(PART 1 OF A 2 PART SERIES)
Even though we are professionals, it can still sting when a divorce client isn’t able to see the good progress being made, expresses deep disappointment in the process, or otherwise communicates that we have let them down. Whether we acknowledge it or not, these can dampen our spirits, stimulate us to act or speak in uncharacteristic or unhelpful ways, and even keep us up ruminating at night. And, when we feel criticized, unhelpful, or that we have contributed to their disappointment, we may be less likely to “get” what our clients are really trying to tell us.
Here are two questions worth considering:
- How can we, as divorce professionals, learn to interpret WHAT our client’s negative comments might be intended to communicate to us and then use this info to inform our work?
- Can we keep ourselves from becoming ‘contaminated’ or overwhelmed by their powerfully negative emotions, in the moment?
The good news is that there are some steps you can take to make the divorce process a little kinder and gentler on YOUR system while also learning more about your clients. There are at least three tools you can use to do so. Tool #1 is included below. Tools 2 and 3 will be addressed in a future article.
Tool #1: Inoculate Yourself Through Awareness
Our clients regularly bring strong feelings into the divorce negotiation room, such as: A sense of failure or defeat, tremendous disappointment, and even shame, to name just a few. It helps to ‘tune in’ to the feelings your client may bring to the table and to keep in mind that your client’s feelings can be contagious.
Here is an example of one of many experiences I have had with ’emotional contagion’: At times, I have found myself feeling hopelessly downhearted and worried at the divorce table–as if the clients sitting before me were doomed and would never have enough of what they needed (i.e.–money, resources, patience with each other, a genuine willingness to listen, or all of these!). When this kind of hopelessness settles in on me, I want to go into action and DO something. I have found myself, at times, entertaining thoughts of intervening in ways I might not choose to if I wasn’t experiencing these strong feelings, i.e.-I have felt tempted to extensively research topics for them that I wouldn’t normally take on, or looked for extraneous reasons to ‘check-in’ with them more than I usually would, or I have even found myself strategizing how I could anonymously help clients financially so they could keep the family home a little longer!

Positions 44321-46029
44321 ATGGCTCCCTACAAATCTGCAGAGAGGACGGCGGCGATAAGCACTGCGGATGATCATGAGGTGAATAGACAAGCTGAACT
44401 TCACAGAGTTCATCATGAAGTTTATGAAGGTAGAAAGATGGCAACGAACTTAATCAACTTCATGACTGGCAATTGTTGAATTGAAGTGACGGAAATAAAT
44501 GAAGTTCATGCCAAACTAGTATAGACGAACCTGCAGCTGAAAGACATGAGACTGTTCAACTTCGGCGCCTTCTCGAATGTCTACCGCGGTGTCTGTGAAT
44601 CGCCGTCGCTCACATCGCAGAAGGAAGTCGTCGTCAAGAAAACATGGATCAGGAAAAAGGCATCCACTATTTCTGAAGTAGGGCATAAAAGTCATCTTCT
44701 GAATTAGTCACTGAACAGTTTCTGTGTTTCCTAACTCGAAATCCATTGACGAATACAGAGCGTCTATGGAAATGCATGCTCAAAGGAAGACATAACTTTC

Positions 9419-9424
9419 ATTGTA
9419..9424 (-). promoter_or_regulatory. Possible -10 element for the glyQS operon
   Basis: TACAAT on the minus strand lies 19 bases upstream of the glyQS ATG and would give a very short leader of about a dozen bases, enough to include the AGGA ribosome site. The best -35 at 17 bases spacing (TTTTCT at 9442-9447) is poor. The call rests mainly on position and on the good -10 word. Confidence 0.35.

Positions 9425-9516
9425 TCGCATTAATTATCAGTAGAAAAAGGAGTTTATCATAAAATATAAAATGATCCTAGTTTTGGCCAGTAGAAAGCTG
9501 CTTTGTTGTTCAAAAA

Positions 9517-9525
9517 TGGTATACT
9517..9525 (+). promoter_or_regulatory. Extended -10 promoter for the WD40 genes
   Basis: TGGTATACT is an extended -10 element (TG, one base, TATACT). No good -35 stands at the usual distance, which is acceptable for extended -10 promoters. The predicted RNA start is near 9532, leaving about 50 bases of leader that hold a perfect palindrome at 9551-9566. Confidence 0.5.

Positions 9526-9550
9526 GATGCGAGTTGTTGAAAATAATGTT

Left unattended, these feelings can fester and grow and stimulate any of the professionals at the table to act in uncharacteristic ways or to make impulsive decisions (i.e.-Mr. Jones is deeply worried about his escalating debts, so let’s all agree to cancel our pre-brief and debrief time to save money). Our experience of our clients’ feelings can also lead to other feelings, personally: of confusion and blurred boundaries regarding our approach to the work, to a sense of incompetence (i.e.-“Why aren’t I able to be more helpful to these people?”), and to impulses that tempt us to make mistakes.
Once I am aware that I may have ‘caught’ a client’s feelings, I can view what I have been experiencing more objectively as ‘visiting feelings’ from outside of me. This helps me to feel more in charge of myself and less vulnerable to having the hopelessness or anxiety (or any of my clients’ feelings) effect my judgment or overwhelm me. On the other hand, I can use my newfound understanding of what clients are feeling to inform my thinking on how to intervene effectively and help the team work more productively.
Feelings Are Always In The Room
Sometimes, it is a client’s frustration, or confusion, or outrage that infiltrates the professional(s) in the room—these feelings can be quite powerful and can wreak momentary havoc, or in a collaborative divorce, divide the professional team. Whatever the feeling may be, it helps to take the advice of a mentor of mine, “While in the room, don’t ever assume that any of the feelings you are having are your own–always be curious that they may belong to your client (or even your colleague) and then use this information in the work”.
Our clients’ feelings can impact us whether we are aware of these or not, but they can also serve to increase our understanding. Client comments and the feelings behind these can be used in our work as these contain helpful information. Once we have learned how to interpret these, the information we glean can help guide our next move and assist us in maximizing the effectiveness of the mediator or of the team and the process (in a collaborative divorce).
For mediators, observing what is happening in the room and using curiosity to decode the underlying feelings and concerns of clients, can lead us to working more effectively and toward better outcomes with our clients.
In a collaborative divorce, the collaborative divorce coach is in a unique position to be helpful to the professional team with regard to calling attention to the types of feelings that might be appearing in the room and to ‘de-coding’ these and many of the emotionally based comments clients make while at the negotiation table.
More about this topic in Part 2 (coming soon)!